I am a doctoral student studying African History. My research focuses on the contribution of women in Islamization throughout Senegambia. I am particularly interested in examining the contribution of elite Muslim women, “casted” women, enslaved women, and women migrants to the production of Islamic knowledge, teaching, and upholding the “health” of Muslim community through active participation in religious ceremonies including Muslim weddings and funeral ceremonies roughly from 1600s to the present.
My master’s research, “The Politics of Minority (In)Tolerance: The case of The Gambia and Ahmadiyya Community,” explores the changing nature of the relationship between the Gambian state and the Ahmadiyya community. Ahmadiyya is a global Islamic minority group that has often faced significant repression and targeted violence by Sunni majority states.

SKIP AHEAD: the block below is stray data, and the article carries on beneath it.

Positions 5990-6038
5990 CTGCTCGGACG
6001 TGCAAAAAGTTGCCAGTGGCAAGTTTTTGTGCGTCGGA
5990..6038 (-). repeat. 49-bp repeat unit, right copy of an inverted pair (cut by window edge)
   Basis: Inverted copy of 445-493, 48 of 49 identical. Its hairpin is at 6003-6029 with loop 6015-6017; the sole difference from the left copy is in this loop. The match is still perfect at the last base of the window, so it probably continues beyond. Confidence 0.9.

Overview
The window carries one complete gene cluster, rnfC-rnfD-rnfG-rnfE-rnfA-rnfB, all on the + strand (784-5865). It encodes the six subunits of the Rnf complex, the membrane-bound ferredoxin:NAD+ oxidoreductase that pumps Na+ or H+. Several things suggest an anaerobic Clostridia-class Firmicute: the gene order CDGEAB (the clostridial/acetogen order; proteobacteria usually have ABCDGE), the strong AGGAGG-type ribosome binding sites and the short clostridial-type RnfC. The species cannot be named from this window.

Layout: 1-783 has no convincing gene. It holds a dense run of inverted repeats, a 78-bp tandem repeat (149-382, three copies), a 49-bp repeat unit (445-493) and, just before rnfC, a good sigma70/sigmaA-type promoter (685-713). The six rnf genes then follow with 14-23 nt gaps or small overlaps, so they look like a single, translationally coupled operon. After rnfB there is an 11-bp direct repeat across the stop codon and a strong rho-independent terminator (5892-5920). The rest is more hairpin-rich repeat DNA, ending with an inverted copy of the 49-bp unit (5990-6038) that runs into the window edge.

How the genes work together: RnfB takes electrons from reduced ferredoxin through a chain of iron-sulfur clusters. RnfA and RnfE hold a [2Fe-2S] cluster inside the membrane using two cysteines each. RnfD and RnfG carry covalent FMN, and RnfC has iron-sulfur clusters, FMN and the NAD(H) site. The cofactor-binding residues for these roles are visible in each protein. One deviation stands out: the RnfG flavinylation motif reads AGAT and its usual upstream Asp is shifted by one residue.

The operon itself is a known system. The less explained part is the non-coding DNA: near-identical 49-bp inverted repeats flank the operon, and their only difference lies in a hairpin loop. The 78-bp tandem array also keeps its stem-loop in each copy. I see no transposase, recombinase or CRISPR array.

I am a member of African Studies Association, International Studies Association, MSU History Graduate Association, and West African Research Association. I have presented research papers at conferences including the Graduate Student Research Conference, History Department at Ohio University, International Studies Association, and African Studies Association.
Instructor/TA Experience (Michigan State University)
HST: 329 College Sport History
ISS: 330A African History, Society & Culture
TA Experience (Ohio University, Athens)
POLS 1500: Themes in Global Politics
POLS 2500: Introduction to International Relations